concrete facts, and categorical affirmations. Quite the opposite. Without opposing adventure to security, or leisurely work to vocation, one
suggests that within the ugliness of bourgeois life as such, and in contradiction with it, during the transformations of the modern world and
because of the problem of the lived, there emerge elements of style
and beauty (and this is based on techniques, even though by themselves
techniques only pose problems, opening possibilities but only determining forms empty of substance).
With an increase in critical consciousness, one arrives at the conclusion that the forms of art are already spontaneously determined by this
character.
This is what brings about the declinemomentary or definitiveof
certain existing tendencies. The radical critique of what exists and the
shake-up of inherited assumptions must begin with this assessment.
...

II. The New Romanticism


It is defined against the old romanticism, and is nevertheless its continuation: as the renewal of certain themes, and the elimination of certain
others.

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Henri Lefebvre

It takes for its point of departure, its concrete presupposition, the


spiritual void of the present. Including all of its social, ethical, and aesthetic symptoms (comprising the famous malady of the youth and
malady of life of which we hear so much without being told what it
consists of, what it questions, its conditions, or what it implies).
The new romantic attitude does not propose to allow this absence to
deepen, nor to fill it with imposed certainty. It supposes that in pushing
to the limitinstead of maskingthe problematic character of art and
life, something new comes out.
Why? Because the feeling of the ethical, aesthetic, and social spiritual absence effectively envelops the obscure consciousness of the
possible. And even more, its closeness at hand. Only the possibility
of a new plenitude brings the realization of such a consciousness of
absence, and of such an absence of consciousnesses. Only the possibility of a communication by new and more powerful means than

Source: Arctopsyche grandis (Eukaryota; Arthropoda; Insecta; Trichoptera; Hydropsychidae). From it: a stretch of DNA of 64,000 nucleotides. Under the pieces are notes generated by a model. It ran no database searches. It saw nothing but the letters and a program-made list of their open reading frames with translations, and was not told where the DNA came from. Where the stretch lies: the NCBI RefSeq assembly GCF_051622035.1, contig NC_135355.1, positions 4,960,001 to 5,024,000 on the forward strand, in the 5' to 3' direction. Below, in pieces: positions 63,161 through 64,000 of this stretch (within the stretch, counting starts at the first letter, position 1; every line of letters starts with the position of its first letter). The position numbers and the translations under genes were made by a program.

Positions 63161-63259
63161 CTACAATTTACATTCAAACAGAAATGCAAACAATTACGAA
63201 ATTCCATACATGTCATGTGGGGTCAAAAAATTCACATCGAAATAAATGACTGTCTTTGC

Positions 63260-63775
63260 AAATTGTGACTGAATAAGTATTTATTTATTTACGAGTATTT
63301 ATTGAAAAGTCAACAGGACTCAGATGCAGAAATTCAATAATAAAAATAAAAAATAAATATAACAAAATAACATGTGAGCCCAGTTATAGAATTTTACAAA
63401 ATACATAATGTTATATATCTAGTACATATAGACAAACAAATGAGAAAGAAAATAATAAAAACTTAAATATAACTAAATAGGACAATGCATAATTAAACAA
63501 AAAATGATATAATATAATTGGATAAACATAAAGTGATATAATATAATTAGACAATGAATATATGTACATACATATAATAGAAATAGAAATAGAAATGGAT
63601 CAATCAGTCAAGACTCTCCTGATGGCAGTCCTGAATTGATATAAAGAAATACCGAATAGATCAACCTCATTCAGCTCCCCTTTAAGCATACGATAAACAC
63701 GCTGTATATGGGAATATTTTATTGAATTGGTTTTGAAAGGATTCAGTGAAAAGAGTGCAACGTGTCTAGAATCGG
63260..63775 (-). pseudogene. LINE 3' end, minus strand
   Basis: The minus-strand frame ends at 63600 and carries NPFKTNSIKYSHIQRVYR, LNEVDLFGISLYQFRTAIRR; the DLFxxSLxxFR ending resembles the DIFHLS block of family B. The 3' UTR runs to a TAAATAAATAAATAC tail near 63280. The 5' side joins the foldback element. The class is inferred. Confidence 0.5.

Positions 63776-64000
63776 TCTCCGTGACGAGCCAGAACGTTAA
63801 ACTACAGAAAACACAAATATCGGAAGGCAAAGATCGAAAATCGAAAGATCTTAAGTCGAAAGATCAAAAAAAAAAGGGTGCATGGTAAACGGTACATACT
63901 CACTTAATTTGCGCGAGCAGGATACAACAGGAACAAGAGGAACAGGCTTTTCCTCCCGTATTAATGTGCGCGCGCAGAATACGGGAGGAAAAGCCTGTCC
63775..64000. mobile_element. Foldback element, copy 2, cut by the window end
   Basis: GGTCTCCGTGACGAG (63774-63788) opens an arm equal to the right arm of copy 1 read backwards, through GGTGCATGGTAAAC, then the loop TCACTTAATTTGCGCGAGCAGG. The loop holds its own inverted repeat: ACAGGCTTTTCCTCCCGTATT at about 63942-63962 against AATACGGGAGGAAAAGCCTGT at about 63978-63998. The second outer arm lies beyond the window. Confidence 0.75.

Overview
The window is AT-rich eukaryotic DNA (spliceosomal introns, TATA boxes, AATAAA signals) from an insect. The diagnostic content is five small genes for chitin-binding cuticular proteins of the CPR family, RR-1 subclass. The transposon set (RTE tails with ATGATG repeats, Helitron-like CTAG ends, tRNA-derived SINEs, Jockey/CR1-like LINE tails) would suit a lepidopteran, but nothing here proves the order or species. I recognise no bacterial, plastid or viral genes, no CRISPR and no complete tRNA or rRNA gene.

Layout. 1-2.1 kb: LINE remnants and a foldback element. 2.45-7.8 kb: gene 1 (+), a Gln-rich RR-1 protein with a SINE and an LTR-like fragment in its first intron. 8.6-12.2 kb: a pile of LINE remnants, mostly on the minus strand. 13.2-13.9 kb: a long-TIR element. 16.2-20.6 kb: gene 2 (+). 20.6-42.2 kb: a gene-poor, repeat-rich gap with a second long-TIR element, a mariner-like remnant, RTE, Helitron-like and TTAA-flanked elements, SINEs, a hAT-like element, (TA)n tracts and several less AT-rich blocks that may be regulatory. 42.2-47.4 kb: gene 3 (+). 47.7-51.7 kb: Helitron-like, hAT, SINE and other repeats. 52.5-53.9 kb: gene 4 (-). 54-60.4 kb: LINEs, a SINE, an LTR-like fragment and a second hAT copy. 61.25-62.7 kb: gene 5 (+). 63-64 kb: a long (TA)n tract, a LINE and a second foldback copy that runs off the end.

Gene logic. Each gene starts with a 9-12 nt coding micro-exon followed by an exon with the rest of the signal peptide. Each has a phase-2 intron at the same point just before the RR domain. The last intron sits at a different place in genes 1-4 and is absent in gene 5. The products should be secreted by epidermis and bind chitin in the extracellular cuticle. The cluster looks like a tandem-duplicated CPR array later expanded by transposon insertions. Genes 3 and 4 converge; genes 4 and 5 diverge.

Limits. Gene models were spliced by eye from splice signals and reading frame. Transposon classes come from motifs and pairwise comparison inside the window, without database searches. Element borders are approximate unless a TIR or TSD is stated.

before, of a more profound communication, brings the realization
of the stifling impression of incommunicability. And where does this
growing indignation against injustice and falsehood come from, now
more powerful and more omnipresent than ever, other than from
the presentiment of the possibility of new equality and truth? Only
the demand of a more total life justifies the feeling of dissatisfaction
and incompleteness that literally besieges the most lucid and sharp
sensibilities.
The specifically bourgeois individual grounds himself in his private
consciousness and life, and he is comfortable there. Making a virtue of
necessity, his alienation appears to him full and whole; he conveniently
locates himself in the qua; he speaks or acts as a man, qua the head of
the family, qua citizen or political man, qua bourgeois or non-bourgeois
or intellectual, qua man caught in the division of labor and man overcoming the division of labor, etc ...
This system is ruptured. More precisely, the impression that this
system no longer holds, that something else has become possible,
has brought about its rupture in an unbearably painful way, as nothing
has replaced this failing organization. At once fragile and solid, it protects a totality in practice in its own way, by concealing it. Discredited
and overtaken, or rather in the process of being overtaken, it leaves an
absence, but only because the possible encircles the present. This already
effective feeling can serve as a conductor for simultaneously organizing,